While it revealed only a small segment of the society, the above photo of two filthy street urchins walking arm-in-arm nonetheless became one of the most famous icons of post-war Glasgow – a symbol of renewal and regeneration amidst the decay and ruin that was the Gorbals.
The Gorbals was often referred to as Europe’s worst slum, and the most dangerous place in the UK; poor design and low-quality construction led to many social and health problems. Street gangs and casual violence were rife, and the infamous Ian Brady, the Moors Murderer, was born in the Gorbals.
In 1948, Picture Post first assigned a feature story on poverty in the Gorbals to Bill Brandt; Bert Hardy, who grew up in equally deprived Blackfriars, claimed he could shot the story better and got the assignment. The above photo was Hardy’s favorite: the depiction of misery lifted by the cheeky playfulness of the children perfectly captured the spirit of his own difficult childhood. However, the magazine’s editors declined to publish it, choosing instead to include grittier shots of Gorbals life than the smiling “street urchins”; indeed, it was those haunting photos of vandalized tenements and tattered curtains that won Hardy the inaugural Encyclopaedia Britannica Photographic Awards.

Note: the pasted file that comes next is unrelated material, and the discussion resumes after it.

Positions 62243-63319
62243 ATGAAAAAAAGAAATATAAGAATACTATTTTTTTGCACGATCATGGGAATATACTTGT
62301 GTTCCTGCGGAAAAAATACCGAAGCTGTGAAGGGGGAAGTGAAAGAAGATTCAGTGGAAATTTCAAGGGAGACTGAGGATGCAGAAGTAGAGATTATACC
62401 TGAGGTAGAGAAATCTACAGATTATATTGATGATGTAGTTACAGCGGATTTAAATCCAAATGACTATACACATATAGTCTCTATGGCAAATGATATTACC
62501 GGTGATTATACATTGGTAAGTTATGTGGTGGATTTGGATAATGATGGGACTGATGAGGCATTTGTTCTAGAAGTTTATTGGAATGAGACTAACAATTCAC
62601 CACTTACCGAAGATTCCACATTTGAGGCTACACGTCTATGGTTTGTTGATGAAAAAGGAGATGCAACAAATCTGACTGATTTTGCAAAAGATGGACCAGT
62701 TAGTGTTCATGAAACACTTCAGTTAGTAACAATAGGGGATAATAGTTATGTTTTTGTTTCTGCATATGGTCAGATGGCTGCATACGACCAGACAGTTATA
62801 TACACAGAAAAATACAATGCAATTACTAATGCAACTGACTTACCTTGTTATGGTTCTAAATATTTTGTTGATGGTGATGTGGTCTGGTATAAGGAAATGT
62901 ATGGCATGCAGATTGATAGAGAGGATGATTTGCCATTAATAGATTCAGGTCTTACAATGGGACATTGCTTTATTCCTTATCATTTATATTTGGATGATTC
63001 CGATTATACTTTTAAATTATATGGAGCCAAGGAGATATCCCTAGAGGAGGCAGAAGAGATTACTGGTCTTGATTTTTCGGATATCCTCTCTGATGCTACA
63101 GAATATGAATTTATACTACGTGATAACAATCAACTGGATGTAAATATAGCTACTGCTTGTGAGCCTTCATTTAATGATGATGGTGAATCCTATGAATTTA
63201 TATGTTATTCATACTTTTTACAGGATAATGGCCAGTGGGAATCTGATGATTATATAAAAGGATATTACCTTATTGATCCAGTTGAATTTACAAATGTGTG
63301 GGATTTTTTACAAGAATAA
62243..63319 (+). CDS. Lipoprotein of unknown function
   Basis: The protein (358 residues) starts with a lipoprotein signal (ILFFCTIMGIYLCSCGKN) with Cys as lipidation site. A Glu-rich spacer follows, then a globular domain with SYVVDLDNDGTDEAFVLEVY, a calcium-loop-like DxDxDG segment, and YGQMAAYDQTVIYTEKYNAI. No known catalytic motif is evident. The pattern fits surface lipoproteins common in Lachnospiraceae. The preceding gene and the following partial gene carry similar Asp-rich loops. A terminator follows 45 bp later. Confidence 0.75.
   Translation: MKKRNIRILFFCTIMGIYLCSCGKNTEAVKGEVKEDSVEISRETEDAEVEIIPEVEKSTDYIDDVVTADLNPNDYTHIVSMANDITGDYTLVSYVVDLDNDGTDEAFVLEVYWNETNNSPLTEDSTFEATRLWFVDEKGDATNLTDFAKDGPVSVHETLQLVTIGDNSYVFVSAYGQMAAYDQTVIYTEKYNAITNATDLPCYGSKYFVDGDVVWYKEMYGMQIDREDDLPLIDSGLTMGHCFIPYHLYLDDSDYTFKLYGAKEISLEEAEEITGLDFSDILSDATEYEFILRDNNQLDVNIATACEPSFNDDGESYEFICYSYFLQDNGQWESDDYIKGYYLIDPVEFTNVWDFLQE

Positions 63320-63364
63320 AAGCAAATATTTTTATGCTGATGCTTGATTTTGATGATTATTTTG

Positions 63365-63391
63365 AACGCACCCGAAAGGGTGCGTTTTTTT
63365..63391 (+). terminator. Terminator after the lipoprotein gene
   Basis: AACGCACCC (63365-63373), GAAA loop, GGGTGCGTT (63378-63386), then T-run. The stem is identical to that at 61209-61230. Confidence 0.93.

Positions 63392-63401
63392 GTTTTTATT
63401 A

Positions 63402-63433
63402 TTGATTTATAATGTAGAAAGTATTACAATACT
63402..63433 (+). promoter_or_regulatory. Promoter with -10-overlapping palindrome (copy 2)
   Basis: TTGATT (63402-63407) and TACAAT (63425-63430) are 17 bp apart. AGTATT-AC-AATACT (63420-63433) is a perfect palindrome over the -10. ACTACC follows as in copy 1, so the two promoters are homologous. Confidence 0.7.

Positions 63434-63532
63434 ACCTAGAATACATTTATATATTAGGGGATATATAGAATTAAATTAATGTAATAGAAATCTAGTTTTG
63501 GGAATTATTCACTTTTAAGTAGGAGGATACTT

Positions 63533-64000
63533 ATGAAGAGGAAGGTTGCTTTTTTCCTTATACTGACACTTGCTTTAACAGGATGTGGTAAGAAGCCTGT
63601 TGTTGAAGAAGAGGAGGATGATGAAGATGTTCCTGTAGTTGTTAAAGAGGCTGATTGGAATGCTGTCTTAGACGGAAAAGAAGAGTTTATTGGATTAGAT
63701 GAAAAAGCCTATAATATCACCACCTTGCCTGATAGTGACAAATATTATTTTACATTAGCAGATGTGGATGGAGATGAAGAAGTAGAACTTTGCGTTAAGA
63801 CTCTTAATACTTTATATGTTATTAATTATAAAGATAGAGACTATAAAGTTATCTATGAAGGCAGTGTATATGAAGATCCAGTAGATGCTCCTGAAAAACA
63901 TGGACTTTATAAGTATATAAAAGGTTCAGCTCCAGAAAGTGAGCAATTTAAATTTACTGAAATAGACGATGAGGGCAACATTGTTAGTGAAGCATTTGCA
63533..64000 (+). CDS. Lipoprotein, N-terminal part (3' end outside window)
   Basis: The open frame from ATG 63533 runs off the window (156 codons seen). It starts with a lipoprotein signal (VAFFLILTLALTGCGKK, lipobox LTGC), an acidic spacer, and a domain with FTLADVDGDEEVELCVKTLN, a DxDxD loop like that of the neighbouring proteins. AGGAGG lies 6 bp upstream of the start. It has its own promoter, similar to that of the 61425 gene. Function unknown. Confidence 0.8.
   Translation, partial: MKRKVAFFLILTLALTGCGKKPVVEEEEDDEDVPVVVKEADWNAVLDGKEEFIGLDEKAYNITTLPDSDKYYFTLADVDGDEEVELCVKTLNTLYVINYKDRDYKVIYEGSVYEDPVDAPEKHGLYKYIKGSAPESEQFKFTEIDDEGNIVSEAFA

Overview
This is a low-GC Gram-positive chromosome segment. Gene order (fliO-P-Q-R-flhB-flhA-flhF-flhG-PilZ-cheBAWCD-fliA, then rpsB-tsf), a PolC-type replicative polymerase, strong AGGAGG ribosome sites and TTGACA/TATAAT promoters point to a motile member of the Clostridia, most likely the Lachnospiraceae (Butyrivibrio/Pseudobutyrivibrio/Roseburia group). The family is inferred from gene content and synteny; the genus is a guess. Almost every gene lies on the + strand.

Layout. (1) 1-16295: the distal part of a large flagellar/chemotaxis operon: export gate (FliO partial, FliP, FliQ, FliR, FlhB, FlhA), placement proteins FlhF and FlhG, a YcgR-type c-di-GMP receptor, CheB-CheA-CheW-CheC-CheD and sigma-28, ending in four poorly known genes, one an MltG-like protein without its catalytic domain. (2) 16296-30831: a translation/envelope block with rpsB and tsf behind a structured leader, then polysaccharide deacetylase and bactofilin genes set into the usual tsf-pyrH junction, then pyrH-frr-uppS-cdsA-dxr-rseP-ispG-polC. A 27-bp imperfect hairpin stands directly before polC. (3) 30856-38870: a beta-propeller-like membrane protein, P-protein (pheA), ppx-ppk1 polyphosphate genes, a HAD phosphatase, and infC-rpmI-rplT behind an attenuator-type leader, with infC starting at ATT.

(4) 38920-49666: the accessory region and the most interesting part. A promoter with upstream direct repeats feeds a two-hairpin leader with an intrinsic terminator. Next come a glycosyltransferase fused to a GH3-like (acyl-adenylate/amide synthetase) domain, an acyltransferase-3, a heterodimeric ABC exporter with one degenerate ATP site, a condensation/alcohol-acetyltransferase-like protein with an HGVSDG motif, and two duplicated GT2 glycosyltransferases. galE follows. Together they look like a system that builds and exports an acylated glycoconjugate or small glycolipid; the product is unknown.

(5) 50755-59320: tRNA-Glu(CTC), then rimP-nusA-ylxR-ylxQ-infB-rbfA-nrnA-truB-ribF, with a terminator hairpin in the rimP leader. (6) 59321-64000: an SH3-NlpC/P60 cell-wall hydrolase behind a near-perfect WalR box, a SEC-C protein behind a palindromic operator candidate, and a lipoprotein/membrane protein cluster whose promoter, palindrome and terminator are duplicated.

The picture was taken on the city’s long since demolished Clelland Street. The identities of two boys were unknown until an Evening Times campaign to trace them in 1985; Les Mason (boy on the left) and George Davis were reunited for the first time since primary school. Back in 1948, Mason and Davis, both aged seven, were running to the chemist on errands for Mason’s mother. Davis died in 2002 and Mason died in July 2011.
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